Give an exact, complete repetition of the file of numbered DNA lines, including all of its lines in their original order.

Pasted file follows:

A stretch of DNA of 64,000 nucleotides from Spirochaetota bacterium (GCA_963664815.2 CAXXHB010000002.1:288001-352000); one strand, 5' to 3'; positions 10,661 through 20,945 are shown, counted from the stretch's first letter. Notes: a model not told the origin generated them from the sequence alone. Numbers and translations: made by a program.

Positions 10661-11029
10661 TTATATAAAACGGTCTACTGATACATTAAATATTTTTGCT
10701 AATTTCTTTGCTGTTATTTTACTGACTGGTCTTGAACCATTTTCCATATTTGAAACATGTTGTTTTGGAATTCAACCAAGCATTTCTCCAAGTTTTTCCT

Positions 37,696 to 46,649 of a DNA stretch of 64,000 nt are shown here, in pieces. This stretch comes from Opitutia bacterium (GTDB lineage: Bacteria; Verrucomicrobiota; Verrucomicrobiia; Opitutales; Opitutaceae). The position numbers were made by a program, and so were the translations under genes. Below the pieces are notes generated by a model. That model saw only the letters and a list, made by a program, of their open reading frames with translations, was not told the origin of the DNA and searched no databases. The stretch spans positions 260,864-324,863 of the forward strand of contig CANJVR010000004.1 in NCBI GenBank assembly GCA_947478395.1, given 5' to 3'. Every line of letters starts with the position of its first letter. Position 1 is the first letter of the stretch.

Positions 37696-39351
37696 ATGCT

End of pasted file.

A stretch of DNA of 64,000 nucleotides from Spirochaetota bacterium (GCA_963664815.2 CAXXHB010000002.1:288001-352000); one strand, 5' to 3'; positions 10,661 through 20,945 are shown, counted from the stretch's first letter. Notes: a model not told the origin generated them from the sequence alone. Numbers and translations: made by a program.

Positions 10661-11029
10661 TTATATAAAACGGTCTACTGATACATTAAATATTTTTGCT
10701 AATTTCTTTGCTGTTATTTTACTGACTGGTCTTGAACCATTTTCCATATTTGAAACATGTTGTTTTGGAATTCAACCAAGCATTTCTCCAAGTTTTTCCT

Positions 37,696 to 46,649 of a DNA stretch of 64,000 nt are shown here, in pieces. This stretch comes from Opitutia bacterium (GTDB lineage: Bacteria; Verrucomicrobiota; Verrucomicrobiia; Opitutales; Opitutaceae). The position numbers were made by a program, and so were the translations under genes. Below the pieces are notes generated by a model. That model saw only the letters and a list, made by a program, of their open reading frames with translations, was not told the origin of the DNA and searched no databases. The stretch spans positions 260,864-324,863 of the forward strand of contig CANJVR010000004.1 in NCBI GenBank assembly GCA_947478395.1, given 5' to 3'. Every line of letters starts with the position of its first letter. Position 1 is the first letter of the stretch.

Positions 37696-39351
37696 ATGCT